Entering New England, I couldn't help by be reminded of a few memorable sweets I consumed during the summer of 2005, the same summer Marisa Tomei and I became soulmates at Williamstown Theatre Festival. One such establishment resided less than a half mile from the Connecticut border. The frozen treats were excellent, but the owner made it even more memorable...
“What’s in 1600 Pennsylvania Ave?” I asked.
Looking annoyed, Uncle Bob, the large and intimidating proprietor responded, “Did you read the sign?”
I hadn’t noticed the sign, which said 1600 Pennsylvania Ave was a hazelnut chocolate ice cream. (It was more nutty texture-wise and creamy flavor-wise than your typical gianduja.) The origin of the flavor's unlikely name made me curious, but I decided to skip it since I'd already annoyed the man. “Okay, I’ll take a scoop of that and a cup of Black Raspberry ice.”
“Did you read the sign?”
Another sign? Hmm...They were out of Black Raspberry. Popular place. Must be the service, I thought.
Despite this rough beginning, Uncle Bob and I grew to have a good rapport over my many visits to Uncle Bob’s 40 Heavenly Flavors in Great Barrington, Massachusetts. The ice cream was good, but the ice was perfect. I’d usually order both…and then go back for seconds on ice. Out of 40 flavors, my favorites were the classics: orange and cherry. I would savor my treats under a shady tree on the benches in the back, enjoying the cool break from my AC-deficient Toyota van, facing a calming field of green. Yes, everything about the Uncle Bob's experience made the trip worth it, even the man, whose gruff impatience with oblivious customers somehow made him appealing. Perhaps it was because he looked and sounded like kin to Tony Soprano, but spent his days selling frozen treats that came in every color of the rainbow.
“Don’t get the blue,” Uncle Bob mentored.
Obediently, I consented, “Okay.”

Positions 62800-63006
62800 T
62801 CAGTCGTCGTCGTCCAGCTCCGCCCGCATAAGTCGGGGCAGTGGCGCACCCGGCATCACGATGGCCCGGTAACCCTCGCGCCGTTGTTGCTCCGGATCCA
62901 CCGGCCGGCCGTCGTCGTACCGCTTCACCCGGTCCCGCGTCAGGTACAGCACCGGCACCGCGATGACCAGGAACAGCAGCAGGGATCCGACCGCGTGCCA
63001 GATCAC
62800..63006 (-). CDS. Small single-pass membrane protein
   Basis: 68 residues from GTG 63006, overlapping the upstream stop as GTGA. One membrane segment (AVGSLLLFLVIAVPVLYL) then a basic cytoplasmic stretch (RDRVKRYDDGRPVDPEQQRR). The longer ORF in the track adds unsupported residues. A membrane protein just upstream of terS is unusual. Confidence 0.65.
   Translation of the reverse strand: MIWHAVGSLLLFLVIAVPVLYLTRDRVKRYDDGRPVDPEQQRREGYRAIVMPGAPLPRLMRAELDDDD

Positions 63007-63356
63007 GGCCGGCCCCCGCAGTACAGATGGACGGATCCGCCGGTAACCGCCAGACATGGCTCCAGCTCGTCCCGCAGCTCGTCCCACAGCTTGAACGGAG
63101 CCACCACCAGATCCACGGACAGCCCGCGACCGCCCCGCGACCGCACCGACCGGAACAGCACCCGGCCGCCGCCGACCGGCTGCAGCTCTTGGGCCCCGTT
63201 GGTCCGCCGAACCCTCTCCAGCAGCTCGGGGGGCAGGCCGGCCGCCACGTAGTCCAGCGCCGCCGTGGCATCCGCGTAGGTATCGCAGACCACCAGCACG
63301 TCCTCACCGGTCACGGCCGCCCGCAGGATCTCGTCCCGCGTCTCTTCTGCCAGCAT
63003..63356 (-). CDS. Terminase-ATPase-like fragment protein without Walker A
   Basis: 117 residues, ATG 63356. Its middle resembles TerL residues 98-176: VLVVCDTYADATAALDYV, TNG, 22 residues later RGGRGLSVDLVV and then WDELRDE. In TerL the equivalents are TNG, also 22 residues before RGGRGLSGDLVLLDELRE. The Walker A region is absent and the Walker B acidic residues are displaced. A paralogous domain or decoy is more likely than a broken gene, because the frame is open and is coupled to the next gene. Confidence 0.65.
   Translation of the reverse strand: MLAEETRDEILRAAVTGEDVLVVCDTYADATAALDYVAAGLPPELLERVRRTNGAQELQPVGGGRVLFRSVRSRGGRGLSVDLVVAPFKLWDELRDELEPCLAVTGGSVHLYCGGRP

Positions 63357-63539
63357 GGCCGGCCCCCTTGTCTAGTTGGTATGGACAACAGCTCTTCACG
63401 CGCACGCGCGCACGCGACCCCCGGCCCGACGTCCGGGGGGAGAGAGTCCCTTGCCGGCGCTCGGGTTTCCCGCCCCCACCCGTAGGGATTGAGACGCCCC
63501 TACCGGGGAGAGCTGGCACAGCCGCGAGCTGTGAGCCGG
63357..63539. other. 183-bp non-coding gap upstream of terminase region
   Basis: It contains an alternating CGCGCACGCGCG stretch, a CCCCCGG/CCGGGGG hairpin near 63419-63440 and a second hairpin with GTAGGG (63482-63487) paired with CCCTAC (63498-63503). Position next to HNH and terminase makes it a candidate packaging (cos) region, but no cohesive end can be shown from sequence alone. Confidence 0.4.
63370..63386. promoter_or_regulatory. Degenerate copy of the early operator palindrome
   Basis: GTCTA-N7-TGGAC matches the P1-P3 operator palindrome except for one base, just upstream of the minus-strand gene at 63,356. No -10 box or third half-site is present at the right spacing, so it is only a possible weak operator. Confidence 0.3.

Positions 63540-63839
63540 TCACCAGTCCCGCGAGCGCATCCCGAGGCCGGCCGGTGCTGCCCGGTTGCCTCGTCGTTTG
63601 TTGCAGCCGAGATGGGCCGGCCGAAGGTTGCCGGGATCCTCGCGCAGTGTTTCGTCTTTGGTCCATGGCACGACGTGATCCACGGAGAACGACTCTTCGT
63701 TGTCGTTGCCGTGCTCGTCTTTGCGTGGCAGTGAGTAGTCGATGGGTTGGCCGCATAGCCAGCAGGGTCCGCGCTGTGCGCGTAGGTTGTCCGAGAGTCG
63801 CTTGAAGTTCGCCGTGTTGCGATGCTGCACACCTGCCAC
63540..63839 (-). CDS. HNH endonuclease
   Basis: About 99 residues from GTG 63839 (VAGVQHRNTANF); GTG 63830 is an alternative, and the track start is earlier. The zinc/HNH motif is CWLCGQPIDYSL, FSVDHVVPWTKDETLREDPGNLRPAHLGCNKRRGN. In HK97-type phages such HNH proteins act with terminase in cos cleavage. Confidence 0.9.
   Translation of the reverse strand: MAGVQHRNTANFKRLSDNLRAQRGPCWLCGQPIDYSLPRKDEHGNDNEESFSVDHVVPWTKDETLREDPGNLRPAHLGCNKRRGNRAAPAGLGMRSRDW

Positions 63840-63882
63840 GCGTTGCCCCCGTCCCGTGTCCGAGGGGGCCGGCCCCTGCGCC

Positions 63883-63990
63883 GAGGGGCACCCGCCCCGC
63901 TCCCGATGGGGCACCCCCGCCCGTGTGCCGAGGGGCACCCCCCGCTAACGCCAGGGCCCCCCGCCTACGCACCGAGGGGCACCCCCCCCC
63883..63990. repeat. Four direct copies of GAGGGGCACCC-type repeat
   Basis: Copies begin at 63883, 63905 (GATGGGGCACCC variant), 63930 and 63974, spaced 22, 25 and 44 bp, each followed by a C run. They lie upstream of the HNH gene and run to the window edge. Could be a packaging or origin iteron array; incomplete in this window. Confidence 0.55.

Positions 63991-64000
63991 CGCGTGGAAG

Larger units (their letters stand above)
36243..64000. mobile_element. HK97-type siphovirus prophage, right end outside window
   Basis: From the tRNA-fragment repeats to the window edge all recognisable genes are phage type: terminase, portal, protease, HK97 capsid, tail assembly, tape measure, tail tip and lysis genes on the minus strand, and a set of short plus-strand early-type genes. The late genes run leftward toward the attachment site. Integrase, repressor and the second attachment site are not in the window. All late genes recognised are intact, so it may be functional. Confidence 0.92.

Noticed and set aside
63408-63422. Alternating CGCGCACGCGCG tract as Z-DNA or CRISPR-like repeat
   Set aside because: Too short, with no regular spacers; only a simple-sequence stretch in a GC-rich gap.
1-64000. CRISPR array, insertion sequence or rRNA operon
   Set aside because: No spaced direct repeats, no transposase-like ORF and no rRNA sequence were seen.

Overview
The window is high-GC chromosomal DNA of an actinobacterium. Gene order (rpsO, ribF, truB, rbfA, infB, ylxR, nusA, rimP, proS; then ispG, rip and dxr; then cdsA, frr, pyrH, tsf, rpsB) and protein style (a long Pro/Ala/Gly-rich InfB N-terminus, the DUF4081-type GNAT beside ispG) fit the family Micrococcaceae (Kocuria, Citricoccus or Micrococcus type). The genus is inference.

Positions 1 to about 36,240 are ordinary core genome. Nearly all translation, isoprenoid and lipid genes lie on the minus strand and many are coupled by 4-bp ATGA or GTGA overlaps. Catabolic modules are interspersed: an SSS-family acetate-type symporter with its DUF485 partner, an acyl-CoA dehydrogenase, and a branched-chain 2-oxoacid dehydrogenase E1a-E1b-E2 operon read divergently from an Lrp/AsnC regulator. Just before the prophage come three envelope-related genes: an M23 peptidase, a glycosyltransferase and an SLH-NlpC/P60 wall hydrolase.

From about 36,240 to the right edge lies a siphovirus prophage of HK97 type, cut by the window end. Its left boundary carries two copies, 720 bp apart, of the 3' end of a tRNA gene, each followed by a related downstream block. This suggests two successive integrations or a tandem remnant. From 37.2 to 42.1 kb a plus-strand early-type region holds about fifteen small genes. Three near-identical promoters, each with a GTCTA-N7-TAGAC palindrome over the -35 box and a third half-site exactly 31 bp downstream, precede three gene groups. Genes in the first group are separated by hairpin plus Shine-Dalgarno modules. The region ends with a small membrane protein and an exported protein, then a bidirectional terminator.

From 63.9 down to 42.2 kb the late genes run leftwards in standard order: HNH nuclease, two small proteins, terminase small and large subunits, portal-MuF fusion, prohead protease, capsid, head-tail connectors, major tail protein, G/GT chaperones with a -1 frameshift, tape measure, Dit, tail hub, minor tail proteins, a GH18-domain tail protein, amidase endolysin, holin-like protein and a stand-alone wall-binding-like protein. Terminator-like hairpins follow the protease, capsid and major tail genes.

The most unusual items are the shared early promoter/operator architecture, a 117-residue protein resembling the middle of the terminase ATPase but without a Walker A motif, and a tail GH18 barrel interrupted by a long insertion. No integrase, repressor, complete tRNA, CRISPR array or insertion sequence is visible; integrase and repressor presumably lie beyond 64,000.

“We have black raspberry, red raspberry and blue raspberry. All my flavors are good except for the blue. Don’t get the blue.”
My puzzled look prompted him to continue.
“Kids love blue. They don’t even know what flavor they’re ordering. Their parents say, ‘Whaddaya want?’ They say, ‘I want the blue.’”
When he started sharing nuggets of wisdom like this with each visit, I figured I was on Uncle Bob's good side and could ask him for a dinner recommendation nearby. Expecting a concise answer, I instead got detail upon detail. As he directed me across the border into Connecticut, Uncle Bob alternated between closing his eyes to concentrate and staring me straight in the face to make sure I was getting it all. I paid close attention. While he seemed eager to help, I really didn't want to have to ask him to repeat himself. He continued until he had told me some of the restaurant's history and the name of the waitress who worked there on weekends. He didn’t seem to mind (or notice) that his lengthy recommendation was holding up the line. (You know, for the business he ran.) That was Bob for ya.
Internet research leads me to believe Uncle Bob's 40 Heavenly Flavors is no longer in business. I found a few websites that mentioned it and they all list the same number that's no longer in service. Uncle Bob, wherever you are, know that I still think of your Italian ice, your oddly-named ice cream and your east coast hospitality seven years later.